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I also didn’t encounter game characters that exhibited the amazing level of detail of those images released very early in the game’s development. As Crytek has begun the final push to get the game out the door, I think they’ve begun to realize just how much visual fidelity they’ll need to sacrifice in order to ship a game that’s playable on mainstream hardware.
I didn’t get to play enough of the single-player campaign to render judgment as to whether I think the game will be fun (again, that wouldn’t be fair based on an unfinished game). There also wasn’t much to the level we were given to play. Our objective was to secure an alien crash site before the AI-controlled North Koreans got to it. But for as much as has been made about Crysis in the umpteen million previews we’ve seen, I didn’t see much during my time with the game that will significantly advance the first-person genre. The graphics were pretty, but they weren’t nearly as sumptuous as all the early screenshots have been.
Can the hype match the reality? It's not likely with today's hardware.
The same could be said for the multiplayer matches. EA and Crytek divided the press into two camps: The U.S. and the North Koreans. Our objective was to capture and hold a bunker and then an alien crash site, the latter of which would generate energy for our team. According to Crytek’s wiki, bringing these artifacts back to your HQ will enable you to add alien technology to human weapons, but we weren’t able to do that in our preview. The ultimate objective was to capture the other camp’s HQ. Without headsets for communication, it was impossible for either team to establish much of a coordinated effort, so the game quickly devolved into something of a free-for-all. I don’t think this is a flaw in the game, only the conditions in which we were playing.
I was impressed with the variety of weapons and the accessories with which they can be equipped, both of which you purchase with “prestige points” you acquire during gameplay. You buy and can outfit your weapons and change your nanosuit’s settings from within the safety of a bunker or your HQ, where you’re relatively safe from enemy fire. But I got shot every time I tried this out on the battlefield, leading me to doubt the suit’s practicality. When I watched the Crytek team members play, however, I could see that it just takes a little practice: These guys could change their suit’s capabilities so fast it was difficult to see what they were doing.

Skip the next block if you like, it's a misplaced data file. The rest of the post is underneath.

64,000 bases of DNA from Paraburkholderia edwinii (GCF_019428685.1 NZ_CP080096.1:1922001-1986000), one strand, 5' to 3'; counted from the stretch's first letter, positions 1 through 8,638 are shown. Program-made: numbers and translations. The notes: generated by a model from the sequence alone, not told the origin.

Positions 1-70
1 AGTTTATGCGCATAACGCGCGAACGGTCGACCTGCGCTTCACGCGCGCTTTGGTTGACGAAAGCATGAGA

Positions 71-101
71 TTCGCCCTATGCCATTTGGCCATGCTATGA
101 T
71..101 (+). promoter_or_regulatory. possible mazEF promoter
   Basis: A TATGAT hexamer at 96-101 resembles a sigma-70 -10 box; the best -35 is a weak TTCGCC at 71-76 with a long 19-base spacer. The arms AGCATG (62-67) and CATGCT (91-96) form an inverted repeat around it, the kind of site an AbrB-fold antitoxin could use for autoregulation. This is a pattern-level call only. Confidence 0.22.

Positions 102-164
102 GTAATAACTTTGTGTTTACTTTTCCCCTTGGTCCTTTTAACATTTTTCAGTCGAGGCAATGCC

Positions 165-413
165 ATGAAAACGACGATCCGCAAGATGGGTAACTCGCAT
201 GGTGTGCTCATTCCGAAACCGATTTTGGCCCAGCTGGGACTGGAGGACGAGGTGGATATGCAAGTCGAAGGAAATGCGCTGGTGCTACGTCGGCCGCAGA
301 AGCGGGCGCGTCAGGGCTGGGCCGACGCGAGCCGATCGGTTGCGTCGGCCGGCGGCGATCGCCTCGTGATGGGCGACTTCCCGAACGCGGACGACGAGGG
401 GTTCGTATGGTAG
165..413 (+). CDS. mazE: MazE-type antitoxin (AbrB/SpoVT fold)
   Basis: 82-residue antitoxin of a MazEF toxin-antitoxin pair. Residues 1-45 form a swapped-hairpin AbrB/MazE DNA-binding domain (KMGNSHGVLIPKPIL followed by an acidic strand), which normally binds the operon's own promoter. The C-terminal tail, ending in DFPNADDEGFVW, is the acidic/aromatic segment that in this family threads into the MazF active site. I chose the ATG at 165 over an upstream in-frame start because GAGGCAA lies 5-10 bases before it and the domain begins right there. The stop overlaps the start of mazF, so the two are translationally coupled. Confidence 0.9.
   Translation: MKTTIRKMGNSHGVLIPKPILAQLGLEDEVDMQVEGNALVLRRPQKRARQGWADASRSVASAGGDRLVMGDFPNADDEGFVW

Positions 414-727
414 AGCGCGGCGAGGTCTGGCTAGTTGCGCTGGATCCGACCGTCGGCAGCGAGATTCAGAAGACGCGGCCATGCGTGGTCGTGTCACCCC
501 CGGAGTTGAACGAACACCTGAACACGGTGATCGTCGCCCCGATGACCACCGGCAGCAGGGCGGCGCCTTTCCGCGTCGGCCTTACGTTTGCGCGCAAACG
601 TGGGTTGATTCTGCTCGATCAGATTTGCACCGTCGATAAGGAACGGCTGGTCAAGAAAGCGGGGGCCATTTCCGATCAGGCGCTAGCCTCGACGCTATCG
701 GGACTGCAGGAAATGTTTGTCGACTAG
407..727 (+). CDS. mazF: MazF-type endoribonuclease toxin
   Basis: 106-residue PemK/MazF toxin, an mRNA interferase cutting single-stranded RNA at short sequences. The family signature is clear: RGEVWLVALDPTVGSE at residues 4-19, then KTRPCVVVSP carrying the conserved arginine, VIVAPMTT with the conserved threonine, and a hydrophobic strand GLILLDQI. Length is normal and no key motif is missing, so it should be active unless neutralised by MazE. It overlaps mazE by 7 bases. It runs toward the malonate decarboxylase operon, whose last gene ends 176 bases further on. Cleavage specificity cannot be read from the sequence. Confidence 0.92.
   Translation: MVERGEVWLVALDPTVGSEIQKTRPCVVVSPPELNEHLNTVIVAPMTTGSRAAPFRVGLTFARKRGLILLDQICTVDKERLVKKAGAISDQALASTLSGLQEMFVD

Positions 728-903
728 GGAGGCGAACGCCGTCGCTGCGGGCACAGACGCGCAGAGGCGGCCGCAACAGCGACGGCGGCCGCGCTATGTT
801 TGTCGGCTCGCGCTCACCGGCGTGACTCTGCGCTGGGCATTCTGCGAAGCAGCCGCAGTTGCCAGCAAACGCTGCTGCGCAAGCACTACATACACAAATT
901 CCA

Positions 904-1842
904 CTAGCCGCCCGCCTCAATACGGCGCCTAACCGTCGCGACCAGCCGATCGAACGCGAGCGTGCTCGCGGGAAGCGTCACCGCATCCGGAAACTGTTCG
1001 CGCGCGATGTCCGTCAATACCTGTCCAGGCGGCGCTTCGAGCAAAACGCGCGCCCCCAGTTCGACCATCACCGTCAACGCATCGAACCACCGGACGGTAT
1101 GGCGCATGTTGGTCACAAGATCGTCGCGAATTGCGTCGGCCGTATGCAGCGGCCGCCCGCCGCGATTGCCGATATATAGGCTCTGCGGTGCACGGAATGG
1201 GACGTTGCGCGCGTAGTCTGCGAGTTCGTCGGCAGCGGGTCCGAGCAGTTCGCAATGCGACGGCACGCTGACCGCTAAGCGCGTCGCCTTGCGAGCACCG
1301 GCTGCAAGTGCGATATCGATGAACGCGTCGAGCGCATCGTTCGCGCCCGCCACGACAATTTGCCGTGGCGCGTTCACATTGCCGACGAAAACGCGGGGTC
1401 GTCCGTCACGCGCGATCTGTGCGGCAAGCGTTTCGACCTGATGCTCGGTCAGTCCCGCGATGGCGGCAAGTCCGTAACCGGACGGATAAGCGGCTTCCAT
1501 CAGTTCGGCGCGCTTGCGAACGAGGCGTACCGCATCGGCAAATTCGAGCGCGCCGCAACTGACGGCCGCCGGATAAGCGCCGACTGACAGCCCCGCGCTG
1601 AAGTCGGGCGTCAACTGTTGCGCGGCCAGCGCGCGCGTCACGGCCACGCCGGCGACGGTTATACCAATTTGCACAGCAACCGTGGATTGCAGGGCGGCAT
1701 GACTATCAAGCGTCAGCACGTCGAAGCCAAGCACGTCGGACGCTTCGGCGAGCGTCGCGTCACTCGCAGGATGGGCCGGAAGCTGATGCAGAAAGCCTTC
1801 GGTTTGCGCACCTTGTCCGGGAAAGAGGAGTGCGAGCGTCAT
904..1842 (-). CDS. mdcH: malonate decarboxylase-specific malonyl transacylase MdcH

The soft shadows, on the other hand, do look impressive.
EA allowed the press to shoot video of the multiplayer games, but they wouldn’t allow us to take our own screenshots. Instead, they sent the screenshots you’ve seen in this story. These are from the same multiplayer levels that we played, but they were not taken from the actual game sessions we played.
I hope my impressions of the game’s graphic quality are off base, and that the game as shipped looks as good as has been promised. Barring that, I hope that the game is at least as much of a blast to play as Far Cry was. I guess we’ll all find out next month.
Here are a few more screenshots, courtesy of EA:
Here's a good example of the the particle effects available in CryEngine 2.
Crytek tells us the day/night cycle in the multiplayer versions will impact strategy because your character will cast a longer shadow as the sun begins to set.
The multiplayer level on the aircraft carrier USS Hornet seems relatively small.
If Crysis is as intensely fun to play as Far Cry was, Crytek will likely be forgiven if the new game isn't as graphically intense as originally promised.